'60s icon artwork

There's more to Grace Slick than rock 'n' roll

Fairfield Daily Republic ©

WALNUT CREEK - The fires in San Bernardino seem to consume Grace Slick's attention for a bit before she chats candidly about herself.

"That's 20,000 acres being burned and I can smell it," she says bluntly in a seared voice affected by years of smoking. "That ash travels for miles and eventually it's hard to breathe."

Only then does the rebellious rocker of Jefferson Airplane embark with anecdotes of yesteryear adding vivid stories to her repertoire that reincarnate the '60s. David Crosby, Peter O'Toole and Jimi Hendrix, times of sex, drugs and rock 'n' roll come to mind, but that's in the past.

Yet, it's the directness in her conversation that solidifies the honest and undaunted personality of this singer-turned-painter.

"Look, I've been painting for eight years, I'm all over it, I'm obsessive about stuff I like and that's OK as long as it isn't alcohol," she says without reservation.

Slick, 66, stays faithfully at her house in Southern California, painting Alice (in Wonderland), white rabbits and icons of the '60s, such Jim Morrison of the Doors, Janis Joplin and Mick Jagger of the Rolling Stones.

She creates on average of about 50 to 60 paintings a year, and sells them at prices ranging between $1,500 to $30,000 each, depending on the size and whether it's an original or a copy. And it's not her friends doing the buying.

"My friends don't have that money," she says laughingly. "One is almost bankrupt, one is a caterer, I don't see Ali McGraw (actress) often but she hasn't bought anything, and David Crosby hasn't bought anything either.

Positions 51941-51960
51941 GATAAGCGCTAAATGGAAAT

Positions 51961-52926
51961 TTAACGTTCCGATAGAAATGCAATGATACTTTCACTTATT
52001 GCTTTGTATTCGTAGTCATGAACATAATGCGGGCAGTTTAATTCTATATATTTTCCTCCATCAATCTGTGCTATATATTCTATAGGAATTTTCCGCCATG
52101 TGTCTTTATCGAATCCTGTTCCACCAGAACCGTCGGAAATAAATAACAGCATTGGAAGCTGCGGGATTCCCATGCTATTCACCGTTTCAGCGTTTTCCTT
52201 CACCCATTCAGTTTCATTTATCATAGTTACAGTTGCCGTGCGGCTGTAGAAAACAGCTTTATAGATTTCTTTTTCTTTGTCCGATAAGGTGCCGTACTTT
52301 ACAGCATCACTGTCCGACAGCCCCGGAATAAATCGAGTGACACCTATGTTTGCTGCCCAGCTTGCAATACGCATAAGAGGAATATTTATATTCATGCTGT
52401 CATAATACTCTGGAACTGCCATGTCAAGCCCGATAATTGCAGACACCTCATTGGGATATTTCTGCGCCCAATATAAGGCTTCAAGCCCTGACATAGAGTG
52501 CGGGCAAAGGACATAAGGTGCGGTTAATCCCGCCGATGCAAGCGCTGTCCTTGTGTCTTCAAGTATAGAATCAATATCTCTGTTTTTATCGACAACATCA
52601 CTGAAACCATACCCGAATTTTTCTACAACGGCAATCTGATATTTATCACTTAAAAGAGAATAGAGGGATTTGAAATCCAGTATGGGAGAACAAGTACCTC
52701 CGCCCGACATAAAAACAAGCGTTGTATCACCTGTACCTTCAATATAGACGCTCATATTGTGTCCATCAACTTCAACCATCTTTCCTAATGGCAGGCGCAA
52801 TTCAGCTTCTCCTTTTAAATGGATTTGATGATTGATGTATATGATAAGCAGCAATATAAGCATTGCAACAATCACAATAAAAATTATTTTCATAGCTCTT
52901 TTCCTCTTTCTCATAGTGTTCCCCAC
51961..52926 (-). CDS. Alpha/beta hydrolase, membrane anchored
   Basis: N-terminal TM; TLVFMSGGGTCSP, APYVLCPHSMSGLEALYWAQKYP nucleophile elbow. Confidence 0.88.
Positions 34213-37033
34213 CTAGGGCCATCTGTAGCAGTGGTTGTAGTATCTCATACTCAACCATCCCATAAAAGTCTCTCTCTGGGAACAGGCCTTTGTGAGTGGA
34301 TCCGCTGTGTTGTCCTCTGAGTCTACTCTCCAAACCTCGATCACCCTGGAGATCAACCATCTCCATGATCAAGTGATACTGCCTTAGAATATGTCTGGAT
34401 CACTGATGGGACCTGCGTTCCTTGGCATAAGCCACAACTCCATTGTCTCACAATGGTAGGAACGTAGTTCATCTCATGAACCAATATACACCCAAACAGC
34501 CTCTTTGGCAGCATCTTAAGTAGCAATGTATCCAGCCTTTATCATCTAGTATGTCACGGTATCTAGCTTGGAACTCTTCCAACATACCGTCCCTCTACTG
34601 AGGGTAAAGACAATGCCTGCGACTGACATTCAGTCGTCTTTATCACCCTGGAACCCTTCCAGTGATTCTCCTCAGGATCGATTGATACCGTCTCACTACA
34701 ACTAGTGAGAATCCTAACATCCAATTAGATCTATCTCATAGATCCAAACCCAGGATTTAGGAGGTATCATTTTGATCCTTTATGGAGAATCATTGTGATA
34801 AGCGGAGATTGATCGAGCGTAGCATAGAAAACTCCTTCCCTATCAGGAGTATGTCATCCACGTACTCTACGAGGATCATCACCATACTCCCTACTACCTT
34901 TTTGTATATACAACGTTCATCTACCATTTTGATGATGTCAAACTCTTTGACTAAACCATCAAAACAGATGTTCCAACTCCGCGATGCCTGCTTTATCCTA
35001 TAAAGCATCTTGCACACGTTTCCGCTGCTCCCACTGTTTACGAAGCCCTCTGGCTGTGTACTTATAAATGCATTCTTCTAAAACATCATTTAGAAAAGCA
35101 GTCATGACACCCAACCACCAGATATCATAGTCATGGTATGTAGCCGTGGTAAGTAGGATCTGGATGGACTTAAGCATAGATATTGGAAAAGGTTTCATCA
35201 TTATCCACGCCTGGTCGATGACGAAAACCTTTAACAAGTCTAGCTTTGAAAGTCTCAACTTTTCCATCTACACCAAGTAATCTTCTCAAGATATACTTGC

"I don't know any famous people buying my work, but those rich people are paying my mortgage," she confesses.

Her work is sold at galleries across the nation, such as in Celebrity Art Gallery in Walnut Creek, where her work will appear 6:30-9:30 p.m. Saturday, running through Oct. 30. And surprisingly, almost any icon of the '60s is an apt choice for purchase, along with Alice and the White Rabbit series - a fixation the artist has had for years.

"The White Rabbit has been my life," she admits.

She believes her life parallels that of "Alice in Wonderland," both born into a rigid era and fulfilling the curiosity the white rabbit represents.

Slick also compares the '60s to that of Alice falling down the hole, filled with "freaks and political intrigue," and, more importantly, "there's no prince charming that comes along."

"It's the only story that no one is saving her ass," Slick says bluntly, who was also born in the year of the rabbit. "You don't count on the prince. If he comes, that's wonderful, but don't count on it."

Fair enough, Slick. But one can count on her bustling with artwork, although she's not quite fond of each piece and will admit to it freely. The white-haired woman, who wakes at 4 a.m. and takes several naps a day, uses acrylics, pencils and pens in her work, simply because "oil takes too long. If I was 25, OK, but I'm 66 and I don't have time to mess around."

She also uses scratch board and admits it's an oddball form of art that few artists use.

As for the similarities between music and art, well, it's basically the same concept, she says. It just depends on the message.

"It's just a form of communication," she says. "It's people interacting, neat colors, eating some food, someone screwing someone in the corner, everyone having a good time, while the opposite of that would be the Bush administration."

So, what's really behind Slick and her paint fascination? Peek down the hole and find out.